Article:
Experimental high energy astrophysics is the study of some of nature's most exotic creations, and their application to exploring fundamental physics. My research is focused on developing and flying new gamma-ray telescopes to probe these environments from space. My primary interest is the detailed measurement of radioactive nuclei produced in the inner regions of a supernova explosion. Through their conversion of gravitational energy to nuclear energy, supernovae are the dominant engines of evolution in the Universe – controlling the production of the elements making up the world around us, the internal structure of galaxies, and the acceleration of cosmic rays. The radioactive nuclei produced in these explosions emit gamma-rays of characteristic energies for each isotope. These photons serve as sensitive probes of the detailed nuclear physics in the extreme conditions at the heart of a supernova, conditions far from the laboratory environment. These nuclei also allow us to discover and study the active sites of nucleosynthesis in our Galaxy.
Gamma-ray astrophysics also touches many fields of fundamental physics, including the study of dark matter, quantum gravity, and cosmology, as well as studying matter in nature's most exotic environments. We can't see a black hole by definition, but high energy particles – accelerated by the deep gravitational well – emit gamma-rays before disappearing over the event horizon. These photons directly reflect the complex physics of particle interactions in highly-curved spacetime. Neutron stars are the ultimate balancing act between modern and classical physics, with the baryon degeneracy pressure precariously halting the collapse of the star to a black hole. The study of gamma-ray emission from the surface of these objects allows us to probe the nuclear equation of state in extremely general-relativistic conditions.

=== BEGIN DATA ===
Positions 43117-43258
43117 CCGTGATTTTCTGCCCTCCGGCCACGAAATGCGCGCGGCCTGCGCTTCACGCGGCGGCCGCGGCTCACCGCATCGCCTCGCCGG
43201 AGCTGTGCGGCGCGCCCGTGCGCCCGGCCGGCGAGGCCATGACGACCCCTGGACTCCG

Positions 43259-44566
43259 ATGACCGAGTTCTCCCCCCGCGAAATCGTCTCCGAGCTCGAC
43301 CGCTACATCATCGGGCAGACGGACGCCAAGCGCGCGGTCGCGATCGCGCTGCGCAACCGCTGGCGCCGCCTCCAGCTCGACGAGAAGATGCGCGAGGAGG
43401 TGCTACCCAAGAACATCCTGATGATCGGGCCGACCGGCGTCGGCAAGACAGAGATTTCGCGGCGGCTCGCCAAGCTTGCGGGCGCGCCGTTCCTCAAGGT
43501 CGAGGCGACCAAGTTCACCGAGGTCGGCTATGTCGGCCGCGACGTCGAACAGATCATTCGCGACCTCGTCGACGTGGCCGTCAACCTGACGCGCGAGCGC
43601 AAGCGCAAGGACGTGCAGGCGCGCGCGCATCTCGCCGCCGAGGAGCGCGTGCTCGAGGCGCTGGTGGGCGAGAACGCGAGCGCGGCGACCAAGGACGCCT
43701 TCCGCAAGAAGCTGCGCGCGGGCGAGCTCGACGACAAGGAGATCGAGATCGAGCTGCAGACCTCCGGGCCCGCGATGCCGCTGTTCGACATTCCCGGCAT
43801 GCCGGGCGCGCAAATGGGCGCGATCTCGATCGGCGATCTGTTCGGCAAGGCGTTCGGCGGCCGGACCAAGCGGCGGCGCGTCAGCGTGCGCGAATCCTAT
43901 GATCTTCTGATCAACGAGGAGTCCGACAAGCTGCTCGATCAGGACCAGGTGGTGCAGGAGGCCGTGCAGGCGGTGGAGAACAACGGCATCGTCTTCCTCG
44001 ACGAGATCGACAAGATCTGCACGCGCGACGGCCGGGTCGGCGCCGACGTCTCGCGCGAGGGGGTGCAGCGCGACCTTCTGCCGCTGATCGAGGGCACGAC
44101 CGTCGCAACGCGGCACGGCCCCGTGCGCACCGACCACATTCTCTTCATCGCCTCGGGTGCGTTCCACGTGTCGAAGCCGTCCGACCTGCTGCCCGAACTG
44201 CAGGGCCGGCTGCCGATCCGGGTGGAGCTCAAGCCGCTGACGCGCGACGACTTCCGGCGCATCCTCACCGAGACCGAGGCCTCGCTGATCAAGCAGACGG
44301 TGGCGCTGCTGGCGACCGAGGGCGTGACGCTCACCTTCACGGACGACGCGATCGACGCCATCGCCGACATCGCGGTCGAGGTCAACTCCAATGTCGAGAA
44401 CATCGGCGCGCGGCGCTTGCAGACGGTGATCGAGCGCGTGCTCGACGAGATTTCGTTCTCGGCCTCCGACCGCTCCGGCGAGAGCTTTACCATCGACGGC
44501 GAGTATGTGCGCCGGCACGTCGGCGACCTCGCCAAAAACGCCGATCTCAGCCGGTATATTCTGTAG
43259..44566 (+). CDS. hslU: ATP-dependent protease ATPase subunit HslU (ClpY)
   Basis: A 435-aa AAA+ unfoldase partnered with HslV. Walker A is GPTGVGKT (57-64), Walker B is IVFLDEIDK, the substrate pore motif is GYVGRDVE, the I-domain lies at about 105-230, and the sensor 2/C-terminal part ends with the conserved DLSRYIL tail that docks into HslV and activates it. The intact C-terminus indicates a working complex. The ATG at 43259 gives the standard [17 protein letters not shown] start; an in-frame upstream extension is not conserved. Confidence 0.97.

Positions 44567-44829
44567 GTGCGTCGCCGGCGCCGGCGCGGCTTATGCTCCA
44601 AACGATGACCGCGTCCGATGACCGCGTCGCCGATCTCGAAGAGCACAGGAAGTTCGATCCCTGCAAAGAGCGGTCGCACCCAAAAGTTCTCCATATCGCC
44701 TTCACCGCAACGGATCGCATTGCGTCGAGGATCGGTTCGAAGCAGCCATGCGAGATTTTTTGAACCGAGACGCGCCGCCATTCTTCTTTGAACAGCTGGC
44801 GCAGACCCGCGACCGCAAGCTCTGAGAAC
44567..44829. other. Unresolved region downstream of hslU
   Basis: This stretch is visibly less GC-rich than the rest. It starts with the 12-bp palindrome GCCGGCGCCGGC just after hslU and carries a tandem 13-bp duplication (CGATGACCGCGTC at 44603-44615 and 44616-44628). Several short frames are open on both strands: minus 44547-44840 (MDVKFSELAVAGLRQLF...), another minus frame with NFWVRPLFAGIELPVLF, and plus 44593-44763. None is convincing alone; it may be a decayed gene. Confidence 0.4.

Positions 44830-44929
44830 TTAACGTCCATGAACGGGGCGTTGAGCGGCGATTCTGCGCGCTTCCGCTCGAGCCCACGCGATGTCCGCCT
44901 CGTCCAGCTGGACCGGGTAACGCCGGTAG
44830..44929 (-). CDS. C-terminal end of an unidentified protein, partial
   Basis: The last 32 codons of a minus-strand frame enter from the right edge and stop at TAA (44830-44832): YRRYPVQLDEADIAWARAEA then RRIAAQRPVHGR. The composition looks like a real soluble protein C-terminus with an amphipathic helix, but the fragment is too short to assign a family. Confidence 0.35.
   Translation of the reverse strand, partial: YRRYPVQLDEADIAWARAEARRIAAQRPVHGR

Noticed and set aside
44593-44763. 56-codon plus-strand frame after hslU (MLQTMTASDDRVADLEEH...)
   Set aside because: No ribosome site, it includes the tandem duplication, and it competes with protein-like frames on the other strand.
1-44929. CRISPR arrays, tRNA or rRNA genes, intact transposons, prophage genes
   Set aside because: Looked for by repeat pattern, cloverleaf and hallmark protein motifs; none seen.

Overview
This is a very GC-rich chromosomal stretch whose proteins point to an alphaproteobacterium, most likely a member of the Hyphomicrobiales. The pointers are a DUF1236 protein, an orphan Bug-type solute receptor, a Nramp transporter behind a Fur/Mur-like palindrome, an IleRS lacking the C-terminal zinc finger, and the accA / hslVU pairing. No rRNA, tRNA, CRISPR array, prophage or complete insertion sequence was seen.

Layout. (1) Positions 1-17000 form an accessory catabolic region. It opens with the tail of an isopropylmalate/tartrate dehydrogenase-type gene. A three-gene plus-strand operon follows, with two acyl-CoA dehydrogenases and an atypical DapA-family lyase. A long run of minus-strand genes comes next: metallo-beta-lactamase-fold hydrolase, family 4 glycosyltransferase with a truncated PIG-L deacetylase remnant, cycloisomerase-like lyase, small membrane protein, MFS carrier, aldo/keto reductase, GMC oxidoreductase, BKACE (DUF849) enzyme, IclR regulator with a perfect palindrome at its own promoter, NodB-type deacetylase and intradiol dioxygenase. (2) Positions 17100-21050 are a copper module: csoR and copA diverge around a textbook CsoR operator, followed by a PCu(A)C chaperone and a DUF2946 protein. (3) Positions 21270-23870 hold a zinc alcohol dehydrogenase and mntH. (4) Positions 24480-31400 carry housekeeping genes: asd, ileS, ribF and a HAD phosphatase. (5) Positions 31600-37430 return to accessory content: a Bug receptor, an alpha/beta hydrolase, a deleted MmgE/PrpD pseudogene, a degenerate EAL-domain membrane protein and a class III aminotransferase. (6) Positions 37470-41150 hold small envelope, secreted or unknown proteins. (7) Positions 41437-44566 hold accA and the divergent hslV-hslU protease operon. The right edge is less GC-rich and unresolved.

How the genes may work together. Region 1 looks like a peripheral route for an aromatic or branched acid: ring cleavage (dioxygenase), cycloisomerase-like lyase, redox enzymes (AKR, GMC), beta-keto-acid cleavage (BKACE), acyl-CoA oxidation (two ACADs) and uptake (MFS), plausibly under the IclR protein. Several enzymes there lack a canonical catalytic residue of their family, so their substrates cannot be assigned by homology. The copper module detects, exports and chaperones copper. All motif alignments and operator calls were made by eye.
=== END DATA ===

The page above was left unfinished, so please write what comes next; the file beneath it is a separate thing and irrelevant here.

A key to these studies is the development of gamma-ray instruments with excellent sensitivity. Our group is actively involved in scientific observations with several current telescopes, as well as the development of novel gamma-ray telescopes for satellite and balloon missions.
NCT: The Nuclear Compton Telescope is a balloon-borne soft gamma-ray (0.2-10 MeV) telescope designed to study astrophysical sources of nuclear line emission and gamma-ray polarization. It employs a modern Compton telescope design, imaging gamma-rays through their scattering history in novel 3D tracking detectors. Implemented as a balloon payload, this telescope performs sensitive observations of positron annihilation, nuclear decays, black holes, neutron stars, GRBs, and AGN.
NuSTAR: NuSTAR is the first focusing high energy X-ray satellite in orbit, providing more than two orders of magnitude improvement in sensitivity compared to previous high energy missions. NuSTAR primary science goals include conducting a survey of black holes; mapping young supernovae explosions; studying cosmic accelerators; and identifying high energy sources in our Galaxy. NuSTAR launched in June 2013.
M.A. Bandstra, et al., "Detection and imaging of the Crab Nebula with the Nuclear Compton Telescope," Astrophysical Journal 738, 8 (2011).
F.A. Harrison, et al., "The Nuclear Spectroscopic Telescope Array (NuSTAR)," SPIE 7732, 773224 (2010).
S.E. Boggs, W. Coburn, E. Kalemci, "Gamma-ray polarimetry of two X-class solar flares," Astrophysical Journal 638, 1129 (2006).
K. Hurley, S.E. Boggs, D.M. Smith, R.C. Duncan, R. Lin, A. Zoglauer, S. Krucker, G. Hurford, H. Hudson, C. Wigger, W. Hajda, C. Thompson, I. Mitrofanov, A. Sanin, W. Boynton, C. Fellows, A. von Kienlin, G. Lichti, A. Rau, and T. Cline, "An exceptionally bright flare from SGR 1806-20 and the origins of short-duration gamma-ray bursts," Nature 434, 1098 (2005).
S.E. Boggs, C.B. Wunderer, K. Hurley, and W. Coburn, "Testing Lorentz invariance with GRB 021206," Astrophysical Journal Letters 611, L77 (2004).